The Court of Appeals for the Fifth Circuit has refused to grant a preliminary injunction against the State Department to prevent it from enforcing ITAR rules against Defense Distributed.
Ordinarily, of course, the protection of constitutional rights would be the highest public interest at issue in a case. That is not necessarily true here, however, because the State Department has asserted a very strong public interest in national defense and national security. Indeed, the State Department’s stated interest in preventing foreign nationals—including all manner of enemies of this country—from obtaining technical data on how to produce weapons and weapon parts is not merely tangentially related to national defense and national security; it lies squarely within that interest.
Jesus, you’d think they were talking about a plans for a Pershing Missile here, not sharing publicly available data on how to manufacture small arms. It’s not like these are national defense secrets. We’re talking about information that is in the public domain! The government even asserts that it’s only Internet publication that’s problematic, and that it’s still within rights to publish this kind of thing through older media.
Judge Edith Jones, a Reagan appointee, was the dissenter in the case. In the majority were Judge Eugene Davis, a Reagan appointee, and Judge James Graves, an Obama appointee. From Judge Jones dissent:
This case poses starkly the question of the national government’s power to impose a prior restraint on the publication of lawful, unclassified, not- otherwise-restricted technical data to the Internet under the guise of regulating the “export” of “defense articles.” I dissent from this court’s failure to treat the issues raised before us with the seriousness that direct abridgements of free speech demand.
Reading her dissent, she really gets it. Judge Davis is 80 years old. Does he really understand the implications of what the State Department is doing here? From Judge Jones dissent:
Defense Distributed and its amici challenge the regulations’ interpretation of “export” and the “public domain” exception to the definition of “technical data.” Although the majority opinion adopts the State Department’s litigating position that “export” refers only to publication on the Internet, where the information will inevitably be accessible to foreign actors, the warning letter to Defense Distributed cited the exact, far broader regulatory definition: “export” means “disclosing (including oral or visual disclosure) or transferring technical data to a foreign person, whether in the United States of abroad.” There is embedded ambiguity, and disturbing breadth, in the State Department’s discretion to prevent the dissemination (without an “export” license) of lawful, non-classified technical data to foreign persons within the U.S. The regulation on its face, as applied to Defense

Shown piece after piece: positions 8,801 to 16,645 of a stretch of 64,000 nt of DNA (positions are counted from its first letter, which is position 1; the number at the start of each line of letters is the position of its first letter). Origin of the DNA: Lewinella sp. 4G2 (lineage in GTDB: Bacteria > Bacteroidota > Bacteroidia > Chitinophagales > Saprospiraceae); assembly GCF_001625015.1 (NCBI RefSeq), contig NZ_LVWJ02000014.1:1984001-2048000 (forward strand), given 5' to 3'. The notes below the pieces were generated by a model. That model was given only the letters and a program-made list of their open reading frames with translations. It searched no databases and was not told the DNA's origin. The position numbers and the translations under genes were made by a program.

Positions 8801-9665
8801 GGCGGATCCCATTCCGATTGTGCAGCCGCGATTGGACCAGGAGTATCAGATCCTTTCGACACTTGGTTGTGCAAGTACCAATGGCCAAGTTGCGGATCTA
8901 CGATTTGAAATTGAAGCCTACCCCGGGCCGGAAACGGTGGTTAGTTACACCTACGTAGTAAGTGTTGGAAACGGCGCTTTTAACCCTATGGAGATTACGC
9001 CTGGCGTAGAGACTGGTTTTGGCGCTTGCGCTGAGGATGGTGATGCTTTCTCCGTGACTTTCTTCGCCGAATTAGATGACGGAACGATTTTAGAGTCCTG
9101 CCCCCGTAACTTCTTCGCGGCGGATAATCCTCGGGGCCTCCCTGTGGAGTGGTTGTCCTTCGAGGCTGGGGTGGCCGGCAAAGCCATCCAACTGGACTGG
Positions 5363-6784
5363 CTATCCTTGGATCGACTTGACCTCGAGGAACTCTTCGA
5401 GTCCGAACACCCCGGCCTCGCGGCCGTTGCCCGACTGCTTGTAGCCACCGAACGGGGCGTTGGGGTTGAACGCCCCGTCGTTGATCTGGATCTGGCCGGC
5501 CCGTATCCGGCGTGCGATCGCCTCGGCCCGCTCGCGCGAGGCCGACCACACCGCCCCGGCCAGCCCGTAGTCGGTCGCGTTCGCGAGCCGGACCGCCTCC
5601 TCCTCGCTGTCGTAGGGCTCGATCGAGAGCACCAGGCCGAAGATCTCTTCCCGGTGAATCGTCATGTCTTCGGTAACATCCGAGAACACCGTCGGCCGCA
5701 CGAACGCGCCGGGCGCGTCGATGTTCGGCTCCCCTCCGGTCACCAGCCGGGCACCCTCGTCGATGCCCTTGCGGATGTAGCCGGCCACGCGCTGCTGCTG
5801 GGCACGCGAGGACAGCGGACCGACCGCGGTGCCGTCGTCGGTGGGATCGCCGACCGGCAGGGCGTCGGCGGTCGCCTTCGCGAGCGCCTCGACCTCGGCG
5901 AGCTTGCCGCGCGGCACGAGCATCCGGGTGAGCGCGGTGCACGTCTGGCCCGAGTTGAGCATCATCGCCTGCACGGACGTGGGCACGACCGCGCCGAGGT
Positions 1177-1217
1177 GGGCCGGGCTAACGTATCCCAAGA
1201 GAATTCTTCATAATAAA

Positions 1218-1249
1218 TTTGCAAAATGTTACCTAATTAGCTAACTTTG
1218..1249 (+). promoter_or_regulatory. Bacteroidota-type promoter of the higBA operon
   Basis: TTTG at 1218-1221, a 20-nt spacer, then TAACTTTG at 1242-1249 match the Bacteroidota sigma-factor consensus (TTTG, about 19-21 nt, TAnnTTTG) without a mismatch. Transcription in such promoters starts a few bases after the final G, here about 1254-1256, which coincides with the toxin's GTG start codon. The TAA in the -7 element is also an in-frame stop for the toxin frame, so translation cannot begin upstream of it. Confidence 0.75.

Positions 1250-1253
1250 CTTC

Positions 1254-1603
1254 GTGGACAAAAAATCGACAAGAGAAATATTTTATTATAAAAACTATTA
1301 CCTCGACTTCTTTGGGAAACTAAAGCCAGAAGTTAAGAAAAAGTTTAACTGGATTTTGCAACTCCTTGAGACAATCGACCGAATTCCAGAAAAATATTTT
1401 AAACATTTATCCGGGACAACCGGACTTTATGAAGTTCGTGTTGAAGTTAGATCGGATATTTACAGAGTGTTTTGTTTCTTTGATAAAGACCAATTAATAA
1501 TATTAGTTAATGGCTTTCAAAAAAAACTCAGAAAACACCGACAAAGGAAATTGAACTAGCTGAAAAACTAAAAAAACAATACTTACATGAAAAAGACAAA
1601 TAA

Distributed, goes far beyond the proper statutory definition of “export.” Even if “export” in AECA could bear a more capacious interpretation, applying the State Department’s regulatory interpretation to the non- transactional publication of Defense Distributed’s files on the Internet is unreasonable. In terms of the regulations themselves, how this expansive definition of “export” interacts with the “public domain” exception is unclear at best. If any dissemination of information bearing on USML technical data to foreign persons within the U.S. is potentially an “export,” then facilitating domestic publication of such information free of charge can never satisfy the “public domain” exception because newspapers, libraries, magazines, conferences, etc. may all be accessed by foreign persons. The State Department’s ipse dixit that “export” is consistent with its own “public domain” regulation is incoherent and unreasonable. Even if these regulations are consistent, however, attempting to exclude the Internet from the “public domain,” whose definition does not currently refer to the Internet, is irrational and absurd. The Internet has become the quintessential “public domain.” The State Department cannot have it both ways, broadly defining “export” to cover non-transactional publication within the U.S. while solely and arbitrarily excluding from the “public domain” exception the Internet publication of Defense Distributed’s technical data.
If the majority’s reasoning holds, it’s bad bad news for tinkerers everywhere. A lot of topics are considered defense articles. This goes way beyond guns. It will be a great offense to the First Amendment if this ruling holds.